Member Staudt reflected back to Superbowl Sunday and the decision not to send out plows on Sunday afternoon and evening. He asked what was behind that decision and how it was arrived at because where he lived they easily had 4 inches of snow. Mr. Hayes said the Roadway Manager took measurements throughout town and the average measurement that he took was 3.25 inches. He said without knowledge that the temperatures were going to rise, making the snow a lot heavier which provided less traction on neighborhood streets, and without forethought of that, they decided not to bring people out on overtime. He said they didnít receive a single report from police or fire that Sunday saying road conditions were getting treacherous. Member Staudt said there was a cumulative effect that was worse than 3.25 inches; one of the things they will have to look at is taking something that literal, as a number, instead of a decision. He said they will then have to look at changing the policy to make other factors into that decision making process. He asked if the drivers were given the authority to randomly decide what areas they are going to plow first. He said he didnít find that to be plausible in these days. He asked what was behind that. Mr. Hayes said that it is written in the report that the Roadway Manager assigns routes to individuals and tries to do it on a random basis so it isnít in the same order each time. Member Staudt asked if there was a grid that told them what areas have been done. Mr. Hayes said there was a large City map mounted in the garage and as crews came in they marked off the streets theyíve completed. Member Staudt asked if there was a policy for mandatory overtime and if Mr. Hayes would like to see a policy in place if there was not. Mr. Hayes said they did not have a policy for mandatory overtime. He said he would like to see some level of mandatory overtime but it was not realistic to expect an individual to accept every opportunity offered because of various reasons. He said if there was a percentage of opportunities offered that they had to take that would be a huge step forward. Member Staudt asked if there were enough available drivers for the trucks that were available at the beginning of the plowing process. Mr. Hayes said they did initially, they had 9 operators show up and he wasnít sure when during the storm the 5 trucks broke down, but they did have enough operators in the beginning. He said throughout the storm they found they had to move operators from the big trucks to pick up trucks because of mechanical failures. Member Staudt said they needed to look at the maintenance policies on their trucks and the union contract to see what changes can be made so they have an adequate number of drivers for the amount of trucks that are available. He said it isnít an acceptable thing for the residents. He said moving forward he would like to see them much better prepared and to look at these things during the summer before the next snow season.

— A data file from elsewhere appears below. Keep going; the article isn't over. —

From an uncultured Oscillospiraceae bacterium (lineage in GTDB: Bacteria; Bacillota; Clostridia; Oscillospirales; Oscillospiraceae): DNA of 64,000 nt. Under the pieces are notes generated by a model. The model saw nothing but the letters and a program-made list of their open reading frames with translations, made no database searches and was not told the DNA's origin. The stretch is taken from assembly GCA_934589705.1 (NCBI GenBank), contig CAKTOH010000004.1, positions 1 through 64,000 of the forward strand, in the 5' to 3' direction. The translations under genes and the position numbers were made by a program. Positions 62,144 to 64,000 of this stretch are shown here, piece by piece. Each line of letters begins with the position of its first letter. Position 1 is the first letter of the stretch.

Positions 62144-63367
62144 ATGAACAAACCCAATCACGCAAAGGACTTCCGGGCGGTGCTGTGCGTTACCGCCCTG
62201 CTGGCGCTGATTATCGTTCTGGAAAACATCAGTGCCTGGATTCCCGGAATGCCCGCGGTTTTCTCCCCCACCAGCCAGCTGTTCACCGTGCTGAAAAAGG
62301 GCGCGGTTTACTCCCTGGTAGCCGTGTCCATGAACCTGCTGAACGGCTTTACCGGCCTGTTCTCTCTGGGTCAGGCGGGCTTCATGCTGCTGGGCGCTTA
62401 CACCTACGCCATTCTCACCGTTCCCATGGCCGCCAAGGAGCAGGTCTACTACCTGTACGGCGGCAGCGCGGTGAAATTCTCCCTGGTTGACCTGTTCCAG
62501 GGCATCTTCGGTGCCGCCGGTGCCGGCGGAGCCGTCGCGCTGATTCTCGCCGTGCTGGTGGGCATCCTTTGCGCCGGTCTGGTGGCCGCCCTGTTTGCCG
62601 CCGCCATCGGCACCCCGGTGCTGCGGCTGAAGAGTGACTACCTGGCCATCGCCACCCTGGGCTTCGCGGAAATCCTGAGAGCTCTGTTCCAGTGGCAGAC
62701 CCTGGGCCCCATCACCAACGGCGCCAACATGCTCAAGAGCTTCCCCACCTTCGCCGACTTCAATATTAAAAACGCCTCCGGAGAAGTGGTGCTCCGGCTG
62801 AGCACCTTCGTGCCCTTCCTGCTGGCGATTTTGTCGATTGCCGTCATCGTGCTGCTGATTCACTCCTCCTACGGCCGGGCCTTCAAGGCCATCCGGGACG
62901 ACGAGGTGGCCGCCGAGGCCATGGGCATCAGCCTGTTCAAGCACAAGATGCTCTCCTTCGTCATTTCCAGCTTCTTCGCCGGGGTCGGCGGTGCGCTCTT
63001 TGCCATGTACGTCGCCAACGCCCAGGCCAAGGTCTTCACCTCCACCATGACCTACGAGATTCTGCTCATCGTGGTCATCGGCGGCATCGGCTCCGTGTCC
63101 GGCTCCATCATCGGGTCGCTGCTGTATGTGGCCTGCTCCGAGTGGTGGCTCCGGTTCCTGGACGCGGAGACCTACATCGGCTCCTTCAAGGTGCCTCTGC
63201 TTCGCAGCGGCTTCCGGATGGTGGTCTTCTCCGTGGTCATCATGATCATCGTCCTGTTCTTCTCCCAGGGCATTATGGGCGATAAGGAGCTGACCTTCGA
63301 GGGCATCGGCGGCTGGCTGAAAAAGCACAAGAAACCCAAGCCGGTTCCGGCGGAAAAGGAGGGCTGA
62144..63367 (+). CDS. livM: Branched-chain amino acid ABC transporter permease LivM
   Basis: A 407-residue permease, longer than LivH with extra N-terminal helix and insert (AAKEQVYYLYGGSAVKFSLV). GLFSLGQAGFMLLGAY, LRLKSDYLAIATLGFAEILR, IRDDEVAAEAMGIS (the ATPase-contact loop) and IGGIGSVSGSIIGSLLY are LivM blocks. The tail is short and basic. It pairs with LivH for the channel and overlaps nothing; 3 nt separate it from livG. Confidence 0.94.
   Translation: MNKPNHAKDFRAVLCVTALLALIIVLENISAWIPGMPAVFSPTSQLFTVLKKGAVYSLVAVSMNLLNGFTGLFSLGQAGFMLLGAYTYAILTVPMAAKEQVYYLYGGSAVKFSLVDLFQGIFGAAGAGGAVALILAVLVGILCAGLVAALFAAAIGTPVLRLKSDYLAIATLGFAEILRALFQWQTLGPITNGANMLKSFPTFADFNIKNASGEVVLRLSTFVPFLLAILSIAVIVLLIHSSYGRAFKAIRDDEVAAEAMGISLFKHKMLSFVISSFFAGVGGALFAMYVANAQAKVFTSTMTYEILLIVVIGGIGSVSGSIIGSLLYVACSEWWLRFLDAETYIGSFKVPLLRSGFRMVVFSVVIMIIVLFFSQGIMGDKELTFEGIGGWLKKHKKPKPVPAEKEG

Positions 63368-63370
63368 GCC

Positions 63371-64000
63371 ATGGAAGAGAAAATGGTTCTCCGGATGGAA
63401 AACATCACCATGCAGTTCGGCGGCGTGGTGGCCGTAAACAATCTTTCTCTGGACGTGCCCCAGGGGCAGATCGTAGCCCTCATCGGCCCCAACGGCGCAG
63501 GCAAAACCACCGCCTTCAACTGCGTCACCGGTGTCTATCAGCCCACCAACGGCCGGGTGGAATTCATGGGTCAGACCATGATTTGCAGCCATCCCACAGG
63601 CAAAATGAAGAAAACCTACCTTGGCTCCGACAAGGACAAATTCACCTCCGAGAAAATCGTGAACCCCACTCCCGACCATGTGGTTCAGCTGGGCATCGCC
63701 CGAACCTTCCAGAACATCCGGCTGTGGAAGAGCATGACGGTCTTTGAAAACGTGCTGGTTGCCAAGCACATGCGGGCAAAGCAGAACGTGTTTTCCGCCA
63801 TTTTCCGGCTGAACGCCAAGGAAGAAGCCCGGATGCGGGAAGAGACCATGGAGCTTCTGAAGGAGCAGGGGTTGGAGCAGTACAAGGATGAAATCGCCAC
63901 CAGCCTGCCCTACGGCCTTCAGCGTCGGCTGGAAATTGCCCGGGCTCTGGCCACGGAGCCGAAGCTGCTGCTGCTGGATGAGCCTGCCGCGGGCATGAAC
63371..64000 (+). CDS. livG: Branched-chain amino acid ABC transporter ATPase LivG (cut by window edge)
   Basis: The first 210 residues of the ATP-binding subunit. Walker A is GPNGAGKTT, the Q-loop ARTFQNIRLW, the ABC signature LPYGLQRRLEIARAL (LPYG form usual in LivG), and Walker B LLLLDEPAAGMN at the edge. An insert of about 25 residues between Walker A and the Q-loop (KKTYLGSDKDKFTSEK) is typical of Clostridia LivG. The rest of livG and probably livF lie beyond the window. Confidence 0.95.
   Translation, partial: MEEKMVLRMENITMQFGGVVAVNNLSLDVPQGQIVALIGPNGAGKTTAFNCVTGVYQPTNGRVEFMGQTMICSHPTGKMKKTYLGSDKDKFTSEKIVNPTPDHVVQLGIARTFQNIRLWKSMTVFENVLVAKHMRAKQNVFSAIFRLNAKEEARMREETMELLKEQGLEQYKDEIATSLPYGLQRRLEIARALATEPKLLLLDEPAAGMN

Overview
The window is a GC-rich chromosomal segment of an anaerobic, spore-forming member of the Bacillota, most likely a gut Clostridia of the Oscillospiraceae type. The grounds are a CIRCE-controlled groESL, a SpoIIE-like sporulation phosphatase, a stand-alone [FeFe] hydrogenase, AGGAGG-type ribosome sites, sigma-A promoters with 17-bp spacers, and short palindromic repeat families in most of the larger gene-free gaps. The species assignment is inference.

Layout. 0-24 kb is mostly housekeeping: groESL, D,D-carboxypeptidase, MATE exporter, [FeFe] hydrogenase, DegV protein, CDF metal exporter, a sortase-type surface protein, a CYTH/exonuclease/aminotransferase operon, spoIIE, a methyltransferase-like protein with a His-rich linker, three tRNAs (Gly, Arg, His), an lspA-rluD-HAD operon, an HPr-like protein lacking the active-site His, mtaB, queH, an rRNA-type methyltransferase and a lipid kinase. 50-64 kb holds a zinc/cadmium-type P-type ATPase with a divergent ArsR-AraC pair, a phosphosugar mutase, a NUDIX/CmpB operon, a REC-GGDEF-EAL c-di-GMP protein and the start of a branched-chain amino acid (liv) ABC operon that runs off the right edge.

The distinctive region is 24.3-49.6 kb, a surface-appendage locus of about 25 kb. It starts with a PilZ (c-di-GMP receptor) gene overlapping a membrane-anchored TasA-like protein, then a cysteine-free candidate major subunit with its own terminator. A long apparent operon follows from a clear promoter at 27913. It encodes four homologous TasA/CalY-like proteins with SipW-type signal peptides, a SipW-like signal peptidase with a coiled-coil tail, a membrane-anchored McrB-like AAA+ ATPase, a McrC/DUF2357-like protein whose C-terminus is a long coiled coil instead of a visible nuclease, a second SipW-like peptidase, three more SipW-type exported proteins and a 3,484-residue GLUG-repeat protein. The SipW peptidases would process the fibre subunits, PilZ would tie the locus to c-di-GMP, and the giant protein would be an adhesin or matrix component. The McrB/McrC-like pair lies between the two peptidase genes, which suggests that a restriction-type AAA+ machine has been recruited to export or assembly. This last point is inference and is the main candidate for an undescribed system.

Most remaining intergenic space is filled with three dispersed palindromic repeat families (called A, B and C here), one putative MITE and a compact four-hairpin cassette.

Member Fischer said the 4 inch policy didnít impact anything throughout February but on February 5th there was the 3.25 inch snowstorm which was a conscious decision not to have overtime at that point. He said he received phone calls that through the City there were other measurements taken that did exceed 4 inches. He said he thought there was a need to reevaluate the policy going forward and looking at next year, one from a perspective of the conditions of the roads that are already there. He said that it seems we take the major thoroughfares to such an extreme that the pavement is practically dry before we tend to go into subdivisions; that is the impression he gets, right or wrong. He said he would like to hear thoughts on how they can address subdivisions sooner in the process. He said in a situation with major storms, what is the point of having a major thoroughfare clear if our emergency personnel canít get to the houses or residents canít get out of their subdivisions. He asked if it was possible to do major thoroughfares to a passable condition and then get subdivisions to a passable condition, go back and do clean up on major thoroughfares and then go back to subdivision for clean up. Mr. Hayes said the standard operating procedure is to make the majors safe and passable, not clear curb to curb, because of safety. He said with the volume of traffic and heavy trucks, he wanted to make them safe a passable. Member Fischer asked if Mr. Hayes thought they took it to an extreme at this point or if we were following the protocol clearly. Mr. Hayes said he thought they were following the standard operating procedure clearly and in this case they were able to peel off some operators once they knew they were approaching safe and passable for all majors and they had extra drivers, they were then able to be sent into subs around 2 oíclock. Member Fischer said he would like to see the SOP (Standard Operating Procedures) for that and see more information and clarity for how that is applied and how it may have been applied to some of the February storms. He said the last piece was the contracted help, he didnít disagree that it was an area that he wanted to look at but he doesnít want to rely on contractors to a large extent. He said it sounded like they had some major issues with 30% of their fleet going down in a storm. He said that is a decision they will have to make come budget time, looking at the CIP he wants to keep in the forefront that there are trucks that are 25 years old, expecting those to last forever and subsidize that with contracted help is not the end all and be all. He said he thought the communication throughout the storms was superb to City Council, he said he appreciated the information he was given through the City Manager.